Ocriplasmin is a recombinant product that is a shortened form of the protease plasmin. Early studies of ocriplasmin, conducted in patients scheduled to have vitrectomy, established doses that showed some effect in inducing posterior vitreous detachment. Studies by Benz et al. (2010), de Smet et al. (2009), and Stalmans et al. (2010) led to the design and conduct of the pivotal clinical trials described in the Rationale section.4,5,6

Regulatory Status
On Oct. 17, 2012, ocriplasmin (Jetrea®; ThromboGenics) was approved by the FDA for the treatment of symptomatic vitreomacular adhesion.

A single intravitreal injection of ocriplasmin may be considered MEDICALLY NECESSARY for treatment of an eye with symptomatic vitreomacular adhesion or vitreomacular traction.

The use of intravitreal ocriplasmin is investigational/unproven therefore considered NOT MEDICALLY NECESSARY in all other situations, including use of repeat injections of ocriplasmin.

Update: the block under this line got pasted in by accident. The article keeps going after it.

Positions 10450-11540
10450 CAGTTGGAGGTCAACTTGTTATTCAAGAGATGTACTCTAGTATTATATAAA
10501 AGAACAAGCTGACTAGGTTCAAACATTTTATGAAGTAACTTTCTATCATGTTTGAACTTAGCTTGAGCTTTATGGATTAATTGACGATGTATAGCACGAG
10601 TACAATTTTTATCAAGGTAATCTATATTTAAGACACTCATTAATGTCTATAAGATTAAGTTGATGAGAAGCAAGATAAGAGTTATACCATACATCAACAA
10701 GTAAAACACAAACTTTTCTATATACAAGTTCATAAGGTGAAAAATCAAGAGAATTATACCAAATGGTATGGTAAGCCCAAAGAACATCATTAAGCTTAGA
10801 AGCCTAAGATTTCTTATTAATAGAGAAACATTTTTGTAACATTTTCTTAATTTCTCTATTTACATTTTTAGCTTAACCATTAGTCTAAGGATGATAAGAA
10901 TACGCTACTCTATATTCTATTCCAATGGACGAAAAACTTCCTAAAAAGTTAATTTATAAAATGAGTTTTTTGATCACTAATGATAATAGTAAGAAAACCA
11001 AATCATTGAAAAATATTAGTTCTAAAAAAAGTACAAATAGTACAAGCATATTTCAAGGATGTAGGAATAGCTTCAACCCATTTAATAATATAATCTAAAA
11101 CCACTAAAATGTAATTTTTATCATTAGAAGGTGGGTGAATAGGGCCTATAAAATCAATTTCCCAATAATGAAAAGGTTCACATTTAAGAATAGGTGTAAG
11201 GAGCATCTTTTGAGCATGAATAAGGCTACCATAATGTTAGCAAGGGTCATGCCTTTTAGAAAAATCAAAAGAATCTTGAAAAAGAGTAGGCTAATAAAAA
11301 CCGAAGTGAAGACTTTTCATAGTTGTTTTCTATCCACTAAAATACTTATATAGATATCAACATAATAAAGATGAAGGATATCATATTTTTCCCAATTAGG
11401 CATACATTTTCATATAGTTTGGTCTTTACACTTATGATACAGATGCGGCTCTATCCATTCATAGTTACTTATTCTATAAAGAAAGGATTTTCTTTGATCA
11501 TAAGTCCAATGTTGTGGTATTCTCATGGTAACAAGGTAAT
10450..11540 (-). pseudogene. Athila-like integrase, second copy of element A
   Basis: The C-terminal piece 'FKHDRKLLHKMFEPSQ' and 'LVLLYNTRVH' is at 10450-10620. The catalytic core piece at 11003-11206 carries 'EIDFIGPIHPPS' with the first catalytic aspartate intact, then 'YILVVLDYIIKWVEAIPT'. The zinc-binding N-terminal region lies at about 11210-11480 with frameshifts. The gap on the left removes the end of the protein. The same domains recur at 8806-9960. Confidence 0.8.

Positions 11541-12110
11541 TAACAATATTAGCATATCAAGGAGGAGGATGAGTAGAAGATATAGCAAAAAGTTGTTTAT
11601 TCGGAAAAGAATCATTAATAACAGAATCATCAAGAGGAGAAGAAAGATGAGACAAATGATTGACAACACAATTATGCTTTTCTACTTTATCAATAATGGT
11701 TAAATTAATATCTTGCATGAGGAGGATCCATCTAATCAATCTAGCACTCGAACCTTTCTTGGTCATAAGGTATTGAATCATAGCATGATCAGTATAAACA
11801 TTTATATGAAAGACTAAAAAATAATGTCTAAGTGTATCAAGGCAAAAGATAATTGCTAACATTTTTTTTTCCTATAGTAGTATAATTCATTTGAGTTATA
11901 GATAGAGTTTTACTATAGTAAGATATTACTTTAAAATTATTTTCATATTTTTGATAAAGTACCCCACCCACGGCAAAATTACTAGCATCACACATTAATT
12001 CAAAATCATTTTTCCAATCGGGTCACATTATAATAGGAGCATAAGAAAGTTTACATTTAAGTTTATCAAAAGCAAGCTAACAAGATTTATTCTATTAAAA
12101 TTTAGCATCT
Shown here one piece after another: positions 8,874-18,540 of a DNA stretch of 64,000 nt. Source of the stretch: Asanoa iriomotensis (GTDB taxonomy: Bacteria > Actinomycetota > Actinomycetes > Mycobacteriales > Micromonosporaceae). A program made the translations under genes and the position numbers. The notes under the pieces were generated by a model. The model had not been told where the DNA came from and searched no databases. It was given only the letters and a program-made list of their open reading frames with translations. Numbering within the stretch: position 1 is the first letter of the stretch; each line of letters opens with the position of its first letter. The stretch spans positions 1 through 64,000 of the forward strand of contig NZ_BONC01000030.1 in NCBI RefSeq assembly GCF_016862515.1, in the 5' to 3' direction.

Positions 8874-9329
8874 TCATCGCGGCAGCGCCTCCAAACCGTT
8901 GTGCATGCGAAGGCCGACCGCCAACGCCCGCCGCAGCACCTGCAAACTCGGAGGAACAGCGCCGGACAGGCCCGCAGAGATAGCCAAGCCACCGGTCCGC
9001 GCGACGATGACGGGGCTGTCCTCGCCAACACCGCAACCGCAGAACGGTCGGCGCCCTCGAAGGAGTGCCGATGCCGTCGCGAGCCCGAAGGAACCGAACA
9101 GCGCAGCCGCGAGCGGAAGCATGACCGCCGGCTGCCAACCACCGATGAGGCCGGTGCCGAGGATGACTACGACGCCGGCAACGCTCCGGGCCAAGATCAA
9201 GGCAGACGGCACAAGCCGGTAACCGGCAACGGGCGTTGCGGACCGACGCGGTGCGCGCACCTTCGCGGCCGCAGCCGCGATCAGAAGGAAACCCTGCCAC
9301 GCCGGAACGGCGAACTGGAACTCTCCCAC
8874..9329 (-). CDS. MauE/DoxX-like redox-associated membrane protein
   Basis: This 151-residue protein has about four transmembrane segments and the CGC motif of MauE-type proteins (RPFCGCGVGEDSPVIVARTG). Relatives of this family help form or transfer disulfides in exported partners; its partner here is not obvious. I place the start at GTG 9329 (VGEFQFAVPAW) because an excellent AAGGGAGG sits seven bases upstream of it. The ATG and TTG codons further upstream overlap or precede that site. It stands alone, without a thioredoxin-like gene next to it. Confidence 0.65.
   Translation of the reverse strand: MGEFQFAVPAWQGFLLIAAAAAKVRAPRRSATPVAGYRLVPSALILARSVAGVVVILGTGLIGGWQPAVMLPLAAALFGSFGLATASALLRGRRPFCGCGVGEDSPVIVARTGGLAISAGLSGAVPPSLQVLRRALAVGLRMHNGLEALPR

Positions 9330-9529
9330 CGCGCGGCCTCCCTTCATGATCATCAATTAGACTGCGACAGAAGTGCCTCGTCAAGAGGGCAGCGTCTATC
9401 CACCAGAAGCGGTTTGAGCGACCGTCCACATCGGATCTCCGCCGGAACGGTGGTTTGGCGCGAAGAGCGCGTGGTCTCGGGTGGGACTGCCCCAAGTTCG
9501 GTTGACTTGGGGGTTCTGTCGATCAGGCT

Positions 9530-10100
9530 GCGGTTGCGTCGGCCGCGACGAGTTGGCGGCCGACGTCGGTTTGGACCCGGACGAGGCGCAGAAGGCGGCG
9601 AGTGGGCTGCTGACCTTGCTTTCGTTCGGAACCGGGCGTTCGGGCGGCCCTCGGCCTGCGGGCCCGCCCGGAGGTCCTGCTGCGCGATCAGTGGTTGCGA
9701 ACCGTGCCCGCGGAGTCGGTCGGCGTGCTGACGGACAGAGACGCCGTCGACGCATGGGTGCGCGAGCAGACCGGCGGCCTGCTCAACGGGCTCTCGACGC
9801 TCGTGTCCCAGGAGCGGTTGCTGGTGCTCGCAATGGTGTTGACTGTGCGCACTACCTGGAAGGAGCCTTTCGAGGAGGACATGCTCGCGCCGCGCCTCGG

Policy Guidelines
The precise patient indications for treatment are uncertain. Eligibility criteria for the key randomized controlled trial included the following:

  • Individual's age is 18 years or older.
  • Optical coherence tomography demonstrates all of the following:
    • There is vitreous adhesion within 6 mm of the fovea (center of macula).
    • There is elevation of the posterior vitreous cortex (outer layer of the vitreous).
  • Individual has a best-corrected visual acuity of 20/25 or less in the eye to be treated with ocriplasmin.
  • Individual does not have any of the following:
    • proliferative diabetic retinopathy
    • neovascular age-related macular degeneration
    • retinal vascular occlusion
    • aphakia
    • high myopia (> -8 diopters)
    • uncontrolled glaucoma;
    • macular hole greater than 400 μm in diameter
    • vitreous opacification
    • lenticular or zonular instability
    • history of retinal detachment in either eye
    • prior vitrectomy in the affected eye
    • prior laser photocoagulation of the macula in the affected eye
    • prior treatment with ocular surgery, intravitreal injection, or retinal laser photocoagulation in the previous 3 months.